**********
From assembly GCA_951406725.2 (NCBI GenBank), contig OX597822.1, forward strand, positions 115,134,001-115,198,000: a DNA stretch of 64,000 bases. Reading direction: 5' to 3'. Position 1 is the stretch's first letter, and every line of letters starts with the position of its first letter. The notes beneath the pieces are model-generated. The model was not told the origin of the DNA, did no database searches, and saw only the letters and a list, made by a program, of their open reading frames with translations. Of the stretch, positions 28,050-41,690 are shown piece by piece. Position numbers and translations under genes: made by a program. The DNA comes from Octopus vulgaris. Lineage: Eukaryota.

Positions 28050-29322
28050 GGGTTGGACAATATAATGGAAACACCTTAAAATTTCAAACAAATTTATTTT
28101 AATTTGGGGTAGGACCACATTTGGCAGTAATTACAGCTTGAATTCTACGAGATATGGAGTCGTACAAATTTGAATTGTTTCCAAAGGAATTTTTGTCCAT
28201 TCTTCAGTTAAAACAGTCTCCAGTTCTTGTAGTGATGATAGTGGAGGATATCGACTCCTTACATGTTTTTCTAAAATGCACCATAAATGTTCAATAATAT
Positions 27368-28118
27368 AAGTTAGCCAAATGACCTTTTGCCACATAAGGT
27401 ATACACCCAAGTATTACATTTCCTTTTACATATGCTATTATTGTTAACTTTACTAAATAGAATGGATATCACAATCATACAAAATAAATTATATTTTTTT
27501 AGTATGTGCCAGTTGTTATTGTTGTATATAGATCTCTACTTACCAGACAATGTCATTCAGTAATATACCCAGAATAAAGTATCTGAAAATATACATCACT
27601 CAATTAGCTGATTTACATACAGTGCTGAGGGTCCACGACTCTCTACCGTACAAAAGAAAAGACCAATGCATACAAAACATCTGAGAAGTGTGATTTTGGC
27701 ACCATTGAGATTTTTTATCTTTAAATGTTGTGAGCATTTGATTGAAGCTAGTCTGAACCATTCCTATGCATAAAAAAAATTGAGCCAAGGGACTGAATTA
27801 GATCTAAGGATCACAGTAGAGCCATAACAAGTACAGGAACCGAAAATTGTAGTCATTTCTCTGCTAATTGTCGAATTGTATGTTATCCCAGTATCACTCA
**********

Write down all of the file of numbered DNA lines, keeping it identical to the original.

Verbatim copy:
From assembly GCA_951406725.2 (NCBI GenBank), contig OX597822.1, forward strand, positions 115,134,001-115,198,000: a DNA stretch of 64,000 bases. Reading direction: 5' to 3'. Position 1 is the stretch's first letter, and every line of letters starts with the position of its first letter. The notes beneath the pieces are model-generated. The model was not told the origin of the DNA, did no database searches, and saw only the letters and a list, made by a program, of their open reading frames with translations. Of the stretch, positions 28,050-41,690 are shown piece by piece. Position numbers and translations under genes: made by a program. The DNA comes from Octopus vulgaris. Lineage: Eukaryota.

Positions 28050-29322
28050 GGGTTGGACAATATAATGGAAACACCTTAAAATTTCAAACAAATTTATTTT
28101 AATTTGGGGTAGGACCACATTTGGCAGTAATTACAGCTTGAATTCTACGAGATATGGAGTCGTACAAATTTGAATTGTTTCCAAAGGAATTTTTGTCCAT
28201 TCTTCAGTTAAAACAGTCTCCAGTTCTTGTAGTGATGATAGTGGAGGATATCGACTCCTTACATGTTTTTCTAAAATGCACCATAAATGTTCAATAATAT
Positions 27368-28118
27368 AAGTTAGCCAAATGACCTTTTGCCACATAAGGT
27401 ATACACCCAAGTATTACATTTCCTTTTACATATGCTATTATTGTTAACTTTACTAAATAGAATGGATATCACAATCATACAAAATAAATTATATTTTTTT
27501 AGTATGTGCCAGTTGTTATTGTTGTATATAGATCTCTACTTACCAGACAATGTCATTCAGTAATATACCCAGAATAAAGTATCTGAAAATATACATCACT
27601 CAATTAGCTGATTTACATACAGTGCTGAGGGTCCACGACTCTCTACCGTACAAAAGAAAAGACCAATGCATACAAAACATCTGAGAAGTGTGATTTTGGC
27701 ACCATTGAGATTTTTTATCTTTAAATGTTGTGAGCATTTGATTGAAGCTAGTCTGAACCATTCCTATGCATAAAAAAAATTGAGCCAAGGGACTGAATTA
27801 GATCTAAGGATCACAGTAGAGCCATAACAAGTACAGGAACCGAAAATTGTAGTCATTTCTCTGCTAATTGTCGAATTGTATGTTATCCCAGTATCACTCA